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Pepper varieties for a cool coastal climate? (First post, and hello...)

Hi!
I am trying to figure out the best varieties of pepper for my climate...
I'm in far-northern California (about 90 miles from Oregon), and we have cool, typically grey skies in the morning, until the clouds burn off around noon, with typical summer temps of low 50's for a "low", and high 60's for a "high".  We get into the low 70's in August.
I (finally!) have a yard where I can try growing, with good southern exposure.
 
What varieties of peppers (thinking more "mild to medium hot" than "very hot" or "sweet" peppers... but if it'll do well, I'll try it!) might be tolerant of my conditions, and tolerant of someone who hasn't tried growing anything since gradeschool?
 
 
(End of question, beginning of rambling about how I got interested in growing peppers...)
I got interested in trying to grow hot peppers last year (my first year in my new house, with a yard), in two ways.  First, I got a bag of Tien Tsin chinese dried peppers, and made a batch of mediocre hot sauce with them... after de-seeding the dried peppers.  So I'm looking at this pile of seeds, and wondered "I wonder if they'd grow?". Not thinking much of 'em, I just basically tossed them in a bucket of dirt and watered them.  Well, the little buggers really wanted to grow, and I got HUNDREDS of little sprouts!  Unfortunately, growing like grass wasn't really a great plan... I tried transplanting them, but managed to kill most of them.  I have three survivors (the tallest is about 13" tall in a different bucket, indoors over the winter...). The survivors never did produce, but I'm not surprised, since I only started them in July (like I said, spur of the moment "Hey, I wonder if..." ).
It'll go back outside in a few weeks, when it's a little warmer.
 
The other thing that interested me was I was in Thailand last April, eating stuff with lots of Birds Eye Chillies in it.... hurting myself badly on 'em, but liking it, watching teenage Thai girls snarf stuff that would have me begging for a quick death! (I'm working my way up the scale, but I'm only at "Serrano" heat so far.).   In the Chatuchak Market, there was a rack of seeds.  Among them, Birds Eye Chillie seeds - so I bought a couple packs.  I planted the first pack last year, outdoors. They never sprouted.  Again, not surprised - it was May by the time I tried, and it was too cold to sprout 'em outdoors.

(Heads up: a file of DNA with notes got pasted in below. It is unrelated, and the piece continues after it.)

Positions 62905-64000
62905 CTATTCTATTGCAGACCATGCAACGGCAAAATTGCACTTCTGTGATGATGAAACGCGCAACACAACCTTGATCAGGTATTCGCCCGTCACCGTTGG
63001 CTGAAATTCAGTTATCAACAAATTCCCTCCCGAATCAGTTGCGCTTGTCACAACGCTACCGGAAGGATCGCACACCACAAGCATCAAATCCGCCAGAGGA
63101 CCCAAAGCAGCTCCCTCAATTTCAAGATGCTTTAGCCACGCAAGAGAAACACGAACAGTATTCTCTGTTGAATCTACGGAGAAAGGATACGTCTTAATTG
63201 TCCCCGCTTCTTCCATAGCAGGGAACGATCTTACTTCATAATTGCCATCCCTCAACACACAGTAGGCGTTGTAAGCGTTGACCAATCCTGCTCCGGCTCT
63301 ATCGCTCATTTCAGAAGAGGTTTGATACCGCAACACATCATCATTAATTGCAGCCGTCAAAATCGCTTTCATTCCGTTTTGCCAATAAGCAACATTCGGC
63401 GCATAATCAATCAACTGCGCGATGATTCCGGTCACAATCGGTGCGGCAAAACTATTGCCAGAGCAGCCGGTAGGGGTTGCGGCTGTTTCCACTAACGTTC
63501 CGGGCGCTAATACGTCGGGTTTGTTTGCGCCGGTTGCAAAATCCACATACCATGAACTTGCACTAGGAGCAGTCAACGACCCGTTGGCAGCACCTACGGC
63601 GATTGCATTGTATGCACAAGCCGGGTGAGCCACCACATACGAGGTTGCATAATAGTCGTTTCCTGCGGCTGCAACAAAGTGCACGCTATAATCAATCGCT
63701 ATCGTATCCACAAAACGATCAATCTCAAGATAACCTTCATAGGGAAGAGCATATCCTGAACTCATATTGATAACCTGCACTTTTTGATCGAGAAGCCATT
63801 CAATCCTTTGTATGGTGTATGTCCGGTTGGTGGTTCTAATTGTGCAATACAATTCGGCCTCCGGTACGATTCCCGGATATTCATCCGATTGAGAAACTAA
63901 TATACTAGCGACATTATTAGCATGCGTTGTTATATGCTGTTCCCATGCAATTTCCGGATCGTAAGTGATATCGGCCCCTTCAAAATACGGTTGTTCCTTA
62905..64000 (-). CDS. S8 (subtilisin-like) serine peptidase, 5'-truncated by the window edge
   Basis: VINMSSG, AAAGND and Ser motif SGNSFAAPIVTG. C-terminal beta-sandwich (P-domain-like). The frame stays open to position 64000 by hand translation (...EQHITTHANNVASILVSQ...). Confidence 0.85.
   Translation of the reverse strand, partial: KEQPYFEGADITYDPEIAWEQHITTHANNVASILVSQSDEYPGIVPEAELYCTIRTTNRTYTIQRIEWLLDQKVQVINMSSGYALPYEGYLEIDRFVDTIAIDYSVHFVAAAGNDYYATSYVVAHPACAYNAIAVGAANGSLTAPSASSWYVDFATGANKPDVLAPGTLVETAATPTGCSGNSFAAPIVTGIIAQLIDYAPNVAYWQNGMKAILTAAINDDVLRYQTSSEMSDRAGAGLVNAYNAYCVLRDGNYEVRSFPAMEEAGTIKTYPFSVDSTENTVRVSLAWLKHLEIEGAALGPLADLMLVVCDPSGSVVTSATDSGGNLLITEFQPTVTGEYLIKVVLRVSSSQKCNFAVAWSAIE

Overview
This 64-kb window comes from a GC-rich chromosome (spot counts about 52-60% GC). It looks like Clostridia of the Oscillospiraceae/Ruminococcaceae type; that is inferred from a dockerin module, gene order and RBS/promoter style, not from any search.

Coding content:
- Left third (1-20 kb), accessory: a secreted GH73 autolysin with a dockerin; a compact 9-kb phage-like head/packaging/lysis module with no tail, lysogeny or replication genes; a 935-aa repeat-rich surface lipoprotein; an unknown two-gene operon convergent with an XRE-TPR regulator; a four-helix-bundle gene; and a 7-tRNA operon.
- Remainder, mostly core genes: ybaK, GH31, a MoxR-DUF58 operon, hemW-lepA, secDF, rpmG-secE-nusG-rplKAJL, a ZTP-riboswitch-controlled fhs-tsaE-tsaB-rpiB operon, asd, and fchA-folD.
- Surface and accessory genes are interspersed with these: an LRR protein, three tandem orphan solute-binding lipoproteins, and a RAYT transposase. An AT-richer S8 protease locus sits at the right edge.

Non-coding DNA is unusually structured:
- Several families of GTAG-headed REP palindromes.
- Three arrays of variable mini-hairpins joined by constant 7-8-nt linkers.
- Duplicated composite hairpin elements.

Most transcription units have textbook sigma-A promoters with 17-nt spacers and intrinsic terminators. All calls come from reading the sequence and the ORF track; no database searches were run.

THIS year... I got a seed starter tray, and some various interesting sounding pepper seeds (Habenero and Serranos, More of the Tien Tsin seeds, some "Grandpa's Peppers" and some "Maules Peppers" that said they had shorter growing seasons... ).
And, I opened my other packet of Birds Eye Chillies, and this time, with a heat mat and grow light, they sprouted and are doing well.
 
So I've got all these plants... no idea if they'll survive, LOL.  I've transplanted them from the peat plugs to 3" pots for now, into dollar store buckets with holes drilled in 'em, (cheaper than "flower pots" locally...) when they're a little bigger.  
I may not really know what I'm doing, but at least I'm early enough this year for them to have SOME chance, if the grey, misty, cool spring and summer days don't drive them to suicide.
 
OK, end of rambling... I have a ton of other threads to read to learn how to keep these green things alive, and maybe, dare I hope?... produce something I can eat!
 
Thanks for listening!
Paul F.
 
Hybrid_Mode_01 said:
     Pubes!
 
 
 
edit: This late in the season you'll have to look around at greenhouses for starts, though. Either way, good luck with your grow!
 

Well, I may or may not try to START any new "local climate tolerant" varieties THIS year... since I've already gone off half-cocked and started some...
But it'd be good to know what to get going NEXT year!  :-)
 
Paul F.
 
SavinaRed said:
I would have a garden full of various Rocotto's for sure if I lived near the coast. 
 

Never heard of 'em!  I like 'em already!  (I try not to be too normal, ya see...).
I'm off to google Rocotto peppers!
 
Thanks!
Paul F.
 
Welcome to The Hot Pepper. It seems you are eager to learn, and you've come to the right place.